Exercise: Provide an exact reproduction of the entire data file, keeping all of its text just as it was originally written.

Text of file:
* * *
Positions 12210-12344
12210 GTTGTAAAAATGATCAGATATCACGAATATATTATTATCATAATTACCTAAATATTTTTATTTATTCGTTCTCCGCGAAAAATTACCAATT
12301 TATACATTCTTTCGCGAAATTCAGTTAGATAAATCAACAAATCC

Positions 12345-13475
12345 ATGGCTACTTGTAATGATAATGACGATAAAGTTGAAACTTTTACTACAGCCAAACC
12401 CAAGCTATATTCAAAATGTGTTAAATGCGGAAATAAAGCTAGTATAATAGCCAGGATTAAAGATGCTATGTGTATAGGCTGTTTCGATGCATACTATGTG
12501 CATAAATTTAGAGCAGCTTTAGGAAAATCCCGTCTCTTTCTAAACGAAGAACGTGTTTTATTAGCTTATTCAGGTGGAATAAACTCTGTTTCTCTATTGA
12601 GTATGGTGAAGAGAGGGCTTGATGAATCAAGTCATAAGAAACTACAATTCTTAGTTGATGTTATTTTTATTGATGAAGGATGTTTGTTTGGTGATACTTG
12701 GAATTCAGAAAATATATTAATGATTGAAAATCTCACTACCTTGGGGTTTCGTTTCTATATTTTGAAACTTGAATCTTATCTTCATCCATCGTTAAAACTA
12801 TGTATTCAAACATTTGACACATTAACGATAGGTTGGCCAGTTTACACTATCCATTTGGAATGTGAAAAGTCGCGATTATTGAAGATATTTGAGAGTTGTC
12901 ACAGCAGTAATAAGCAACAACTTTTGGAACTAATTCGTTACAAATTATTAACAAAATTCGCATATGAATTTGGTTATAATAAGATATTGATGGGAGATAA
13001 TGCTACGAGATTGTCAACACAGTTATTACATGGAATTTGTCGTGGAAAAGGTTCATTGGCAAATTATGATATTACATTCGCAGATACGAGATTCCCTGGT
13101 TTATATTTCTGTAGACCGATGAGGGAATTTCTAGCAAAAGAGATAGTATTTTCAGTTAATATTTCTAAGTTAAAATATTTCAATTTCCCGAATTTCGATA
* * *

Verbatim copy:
Positions 12210-12344
12210 GTTGTAAAAATGATCAGATATCACGAATATATTATTATCATAATTACCTAAATATTTTTATTTATTCGTTCTCCGCGAAAAATTACCAATT
12301 TATACATTCTTTCGCGAAATTCAGTTAGATAAATCAACAAATCC

Positions 12345-13475
12345 ATGGCTACTTGTAATGATAATGACGATAAAGTTGAAACTTTTACTACAGCCAAACC
12401 CAAGCTATATTCAAAATGTGTTAAATGCGGAAATAAAGCTAGTATAATAGCCAGGATTAAAGATGCTATGTGTATAGGCTGTTTCGATGCATACTATGTG
12501 CATAAATTTAGAGCAGCTTTAGGAAAATCCCGTCTCTTTCTAAACGAAGAACGTGTTTTATTAGCTTATTCAGGTGGAATAAACTCTGTTTCTCTATTGA
12601 GTATGGTGAAGAGAGGGCTTGATGAATCAAGTCATAAGAAACTACAATTCTTAGTTGATGTTATTTTTATTGATGAAGGATGTTTGTTTGGTGATACTTG
12701 GAATTCAGAAAATATATTAATGATTGAAAATCTCACTACCTTGGGGTTTCGTTTCTATATTTTGAAACTTGAATCTTATCTTCATCCATCGTTAAAACTA
12801 TGTATTCAAACATTTGACACATTAACGATAGGTTGGCCAGTTTACACTATCCATTTGGAATGTGAAAAGTCGCGATTATTGAAGATATTTGAGAGTTGTC
12901 ACAGCAGTAATAAGCAACAACTTTTGGAACTAATTCGTTACAAATTATTAACAAAATTCGCATATGAATTTGGTTATAATAAGATATTGATGGGAGATAA
13001 TGCTACGAGATTGTCAACACAGTTATTACATGGAATTTGTCGTGGAAAAGGTTCATTGGCAAATTATGATATTACATTCGCAGATACGAGATTCCCTGGT
13101 TTATATTTCTGTAGACCGATGAGGGAATTTCTAGCAAAAGAGATAGTATTTTCAGTTAATATTTCTAAGTTAAAATATTTCAATTTCCCGAATTTCGATA